Repository Fringe 2010

Man sitting on the edge of a pool cooling his feetI’ve just returned to the office following a few days at the successful Repository Fringe 2010 event held in the very interesting e-Science institute building in Edinburgh.

For the RSP team this began with our RoMEO API workshop pre-event organised in conjunction with the SHERPA team.  This gave the attendees an opportunity to find out about the planned changes to the RoMEO service and how they might affect the API.  The workshop also invited feedback from participants on how they want to make use of the API and how they would like to see it change. Given the scale of the upcoming changes this was a great opportunity to influence the development and make the API an even better resource for the community in future. The invitation was taken up with great enthusiasm and provided a wealth of useful feedback for the SHERPA team to consider.

The Repository Fringe itself was full of useful presentations and discussions which are described in-depth in the live blog on the RepoFringe site.  Here, briefly, are some of the highlights for me.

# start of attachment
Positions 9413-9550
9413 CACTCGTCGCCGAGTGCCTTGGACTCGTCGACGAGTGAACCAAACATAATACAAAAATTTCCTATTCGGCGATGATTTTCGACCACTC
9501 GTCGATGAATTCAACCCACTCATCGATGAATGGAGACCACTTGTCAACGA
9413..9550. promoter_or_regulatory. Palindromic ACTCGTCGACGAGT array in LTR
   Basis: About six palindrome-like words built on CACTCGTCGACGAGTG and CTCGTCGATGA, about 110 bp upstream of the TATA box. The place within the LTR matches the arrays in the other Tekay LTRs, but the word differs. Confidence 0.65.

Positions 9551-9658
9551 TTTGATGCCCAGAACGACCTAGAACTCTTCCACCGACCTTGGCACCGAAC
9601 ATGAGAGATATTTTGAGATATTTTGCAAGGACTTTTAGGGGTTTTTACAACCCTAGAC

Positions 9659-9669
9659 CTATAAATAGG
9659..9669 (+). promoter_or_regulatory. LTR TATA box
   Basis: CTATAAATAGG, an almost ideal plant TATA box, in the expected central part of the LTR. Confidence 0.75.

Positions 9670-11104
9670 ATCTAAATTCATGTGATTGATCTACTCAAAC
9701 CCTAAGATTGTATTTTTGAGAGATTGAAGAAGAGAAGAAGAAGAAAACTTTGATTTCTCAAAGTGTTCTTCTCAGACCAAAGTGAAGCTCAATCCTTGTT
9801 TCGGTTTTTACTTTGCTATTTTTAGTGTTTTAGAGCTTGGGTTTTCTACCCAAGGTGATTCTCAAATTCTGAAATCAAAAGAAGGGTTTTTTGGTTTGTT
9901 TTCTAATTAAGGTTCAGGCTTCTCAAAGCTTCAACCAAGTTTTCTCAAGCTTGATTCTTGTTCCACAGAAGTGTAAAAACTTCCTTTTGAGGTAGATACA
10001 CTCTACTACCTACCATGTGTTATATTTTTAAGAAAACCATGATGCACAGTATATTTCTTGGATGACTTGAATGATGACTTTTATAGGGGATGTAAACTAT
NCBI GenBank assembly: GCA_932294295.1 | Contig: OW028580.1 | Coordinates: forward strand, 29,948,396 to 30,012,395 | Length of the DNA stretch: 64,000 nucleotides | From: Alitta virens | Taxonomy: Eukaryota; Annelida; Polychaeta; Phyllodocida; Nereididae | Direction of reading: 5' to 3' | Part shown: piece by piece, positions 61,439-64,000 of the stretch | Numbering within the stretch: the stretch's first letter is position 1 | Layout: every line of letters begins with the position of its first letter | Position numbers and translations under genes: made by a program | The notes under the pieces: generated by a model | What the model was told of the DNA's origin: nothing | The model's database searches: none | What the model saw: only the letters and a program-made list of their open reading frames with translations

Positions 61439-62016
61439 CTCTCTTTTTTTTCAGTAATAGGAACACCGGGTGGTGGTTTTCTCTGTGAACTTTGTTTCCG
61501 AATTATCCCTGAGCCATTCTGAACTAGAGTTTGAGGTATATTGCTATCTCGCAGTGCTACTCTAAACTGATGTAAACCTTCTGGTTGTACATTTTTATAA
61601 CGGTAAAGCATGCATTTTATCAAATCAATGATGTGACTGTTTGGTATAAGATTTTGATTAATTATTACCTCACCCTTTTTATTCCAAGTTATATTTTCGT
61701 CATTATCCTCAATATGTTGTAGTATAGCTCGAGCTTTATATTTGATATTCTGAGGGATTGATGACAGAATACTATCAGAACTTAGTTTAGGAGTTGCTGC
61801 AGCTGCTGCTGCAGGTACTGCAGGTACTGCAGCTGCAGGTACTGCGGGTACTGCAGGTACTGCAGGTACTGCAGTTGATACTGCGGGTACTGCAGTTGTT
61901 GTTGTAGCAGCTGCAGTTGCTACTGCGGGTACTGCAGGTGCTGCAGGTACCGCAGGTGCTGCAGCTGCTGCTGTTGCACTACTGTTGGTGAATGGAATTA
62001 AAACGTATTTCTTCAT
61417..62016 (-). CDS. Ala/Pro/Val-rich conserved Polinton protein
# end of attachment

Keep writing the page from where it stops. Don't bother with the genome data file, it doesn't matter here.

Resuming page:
Tony Hirst of the Open University talking about the use of informal publication methods and making use of publications and data in mashups. This highlighted again the problem with the almost ubiquitous use of PDF as the format for documents – the inability to access the content in a structured way.

The EPrints team live demonstrating the new features being added to version 3.3 including HTML5 for video previews and, in particular, the Bazaar – an App Store for EPrints extensions that will greatly ease the process of installing and configuring plugins.

Chris Awre from The University of Hull talking about Hydra, a flexible repository framework built on top of Fedora and using Ruby on Rails, SOLR and Blacklight. A reference implementation – Hydrangea – is available in beta and looked very nice in Chris’ live demo.

The Pecha Kucha sessions (twenty slides per speaker, twenty seconds per slide) were great fun as well as being informative with speakers working really well with the format and refusing to be flustered despite the odd technical glitch.

Overall this was a useful and informal conference and our thanks go out to the organisers.

Image credit: National Library of Scotland


About Rob Ingram
Rob Ingram is the Technical Officer for the Repositories Support Project offering technical advice and support to UK repository networks.

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